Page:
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Found Christianities: Remaking the World of the Second Century CE

In this volume, I tell the stories of the early Christians whom other Christians denied were Christian. the second century CE, many different Christian leaders and groups claimed to be the only or authentic version of Christianity. Over the course of twenty-six chapters, I relate what we can piece together of their histories, writings, and practices. Instead of allowing the enemies of these Christians to control the discourse, I follow a careful method in which primary sources are preferred to secondary (heresiographical) attacks. I show how countless discourses, ideas, and practices are continually recycled and adapted throughout time in the building of Christian identities. He contextualizes the histories of Christians within the larger Greco-Roman world and shows how they intersect with the traditional figures explored in church history. Furthermore, Litwa questions the notion of some Christian identities “surviving” or “perishing”, “winning” or “losing.”  By moving beyond notions of “gnostic”, “heretical” and “orthodox,” Litwa allows these “lost Christianities” to once again be found.

Table of Contents


Chronological Table


  • Introduction
  • Chapter 1: Setting the Scene: The World of the Second Century CE
  • Part I: Early Christian Leaders and their Movements
  • Chapter 2: Cerinthusand John
  • Chapter 3: Simon, Helen, and Simonian Christians
  • Chapter 4: The “Nicolaitans” and Nicolaus
  • Part II: Early Syrian Teachers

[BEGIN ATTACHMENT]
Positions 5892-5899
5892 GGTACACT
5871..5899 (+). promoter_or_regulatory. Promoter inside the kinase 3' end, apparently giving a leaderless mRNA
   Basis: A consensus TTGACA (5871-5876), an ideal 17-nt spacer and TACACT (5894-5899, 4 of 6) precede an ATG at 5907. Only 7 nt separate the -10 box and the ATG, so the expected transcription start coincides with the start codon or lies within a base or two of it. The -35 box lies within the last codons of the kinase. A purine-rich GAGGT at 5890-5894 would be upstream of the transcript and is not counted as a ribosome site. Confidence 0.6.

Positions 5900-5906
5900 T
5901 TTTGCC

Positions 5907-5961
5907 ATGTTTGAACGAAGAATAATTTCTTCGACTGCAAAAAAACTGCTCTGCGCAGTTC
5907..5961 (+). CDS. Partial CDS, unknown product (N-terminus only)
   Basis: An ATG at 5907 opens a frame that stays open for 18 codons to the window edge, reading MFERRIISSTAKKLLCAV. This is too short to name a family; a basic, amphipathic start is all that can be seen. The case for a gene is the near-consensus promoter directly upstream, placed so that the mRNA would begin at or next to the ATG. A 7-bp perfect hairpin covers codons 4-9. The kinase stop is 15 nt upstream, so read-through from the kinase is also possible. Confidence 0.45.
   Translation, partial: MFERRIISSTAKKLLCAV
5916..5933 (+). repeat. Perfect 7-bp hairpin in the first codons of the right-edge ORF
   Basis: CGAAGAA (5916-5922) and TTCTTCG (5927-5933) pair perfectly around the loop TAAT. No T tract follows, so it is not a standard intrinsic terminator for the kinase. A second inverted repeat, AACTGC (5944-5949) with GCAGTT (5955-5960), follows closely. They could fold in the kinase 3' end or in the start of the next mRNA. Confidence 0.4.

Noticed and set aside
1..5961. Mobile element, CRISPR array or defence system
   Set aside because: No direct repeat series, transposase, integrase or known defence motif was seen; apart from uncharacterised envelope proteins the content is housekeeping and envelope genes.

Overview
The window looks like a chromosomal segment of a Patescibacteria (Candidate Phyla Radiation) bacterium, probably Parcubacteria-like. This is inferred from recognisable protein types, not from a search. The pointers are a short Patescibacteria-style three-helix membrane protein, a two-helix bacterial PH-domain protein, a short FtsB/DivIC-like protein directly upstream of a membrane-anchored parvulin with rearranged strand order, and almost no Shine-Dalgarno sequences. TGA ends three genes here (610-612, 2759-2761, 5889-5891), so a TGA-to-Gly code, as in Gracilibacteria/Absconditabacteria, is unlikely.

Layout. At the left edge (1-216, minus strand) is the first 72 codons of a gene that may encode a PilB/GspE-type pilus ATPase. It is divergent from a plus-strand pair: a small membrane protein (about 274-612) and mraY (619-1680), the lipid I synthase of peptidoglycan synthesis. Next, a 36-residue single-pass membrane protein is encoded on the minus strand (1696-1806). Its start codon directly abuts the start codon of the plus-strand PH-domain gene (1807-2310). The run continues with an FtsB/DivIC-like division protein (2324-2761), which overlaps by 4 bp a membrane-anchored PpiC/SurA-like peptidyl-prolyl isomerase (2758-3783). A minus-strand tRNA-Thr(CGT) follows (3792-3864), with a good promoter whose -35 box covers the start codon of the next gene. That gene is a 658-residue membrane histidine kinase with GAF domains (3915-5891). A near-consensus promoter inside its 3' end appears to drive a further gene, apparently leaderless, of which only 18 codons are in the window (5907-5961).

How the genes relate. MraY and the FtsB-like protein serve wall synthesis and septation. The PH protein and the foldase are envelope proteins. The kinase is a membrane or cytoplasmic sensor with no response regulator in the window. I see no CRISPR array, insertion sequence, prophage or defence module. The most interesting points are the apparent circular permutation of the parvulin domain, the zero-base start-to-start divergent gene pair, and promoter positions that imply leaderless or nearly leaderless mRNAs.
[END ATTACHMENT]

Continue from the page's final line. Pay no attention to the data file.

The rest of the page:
• Chapter 5: Menander
  • Chapter 6: Saturninus
  • Chapter 7: The Seed of Seth
  • Part III: Early Egyptian Theologians
  • Chapter 8: “Ophite” and “Peratic” Christians
  • Chapter 9: Basilides and Isidore
  • Chapter 10: Carpocrates, Epiphanes, and Marcellina
  • Chapter 11: Valentinus
  • Part IV: Texts and Figures in Rome
  • Chapter 12: The Gospel of Truth
  • Chapter 13: The Treatise on the Resurrection
  • Chapter 14: Marcion
  • Chapter 15: Ptolemy and Flora
  • Chapter 16: Heracleon
  • Part V: Some Christian Leaders in Asia Minor
  • Chapter 17: Marcus and the Rise of Valentinian Churches
  • Chapter 18: Noetus and his Followers
  • Part VI: Theologians in Later Second-century Rome
  • Chapter 19: Tatian
  • Chapter 20: Lucanus, Apelles, and Philumene
  • Chapter 21: Theodotus, Florinus, and “Melchizedekian” Christians
  • Chapter 22: Justin, author of Baruch
  • Part VII: Later Theologians in Alexandria
  • Chapter 23: Julius Cassianus and Tatian
  • Chapter 24: Prodicus and his Disciples
  • Chapter 25: The Naassene Preacher
  • Chapter 26: “Sethian” Christians of the Refutation
  • Conclusion
  • Bibliography
  • Index

Carpocrates, Marcellina, and Epiphanes is the definitive study of the early Christian theologian Carpocrates, his son Epiphanes, and the leader of the Carpocratian movement in Rome, Marcellina.

It contains the first full-length study and commentary on the fragments of Epiphanes, the earliest reports on Carpocrates and Marcellina, and the Epistle to Theodore (containing the so-called Secret Gospel of Mark). Readers also encounter an up-to-date history of research on the Carpocratian movement, and three full profiles of all we can know from the earliest Carpocratian leaders. Written in an accessible style, but based on the most careful historical and linguistic research, this volume is a landmark, helping to redefine the field of early Christian history.

Carpocrates, Marcellina, and Epiphanes is a welcome addition into the libraries of all students of early Christian theology, researchers investigating early Christian diversity, and to scholars of Gnostic and Nag Hammadi materials.

Table of Contents


1. Text, Translation, and Commentary on Epiphanes, On Justice

2. Commentary on the Earliest Carpocrates Reports

3. Carpocratianism in the Epistle to Theodore

Conclusion: Contextualizing Carpocrates, Epiphanes, and Marcellina: An Attempt at a Profile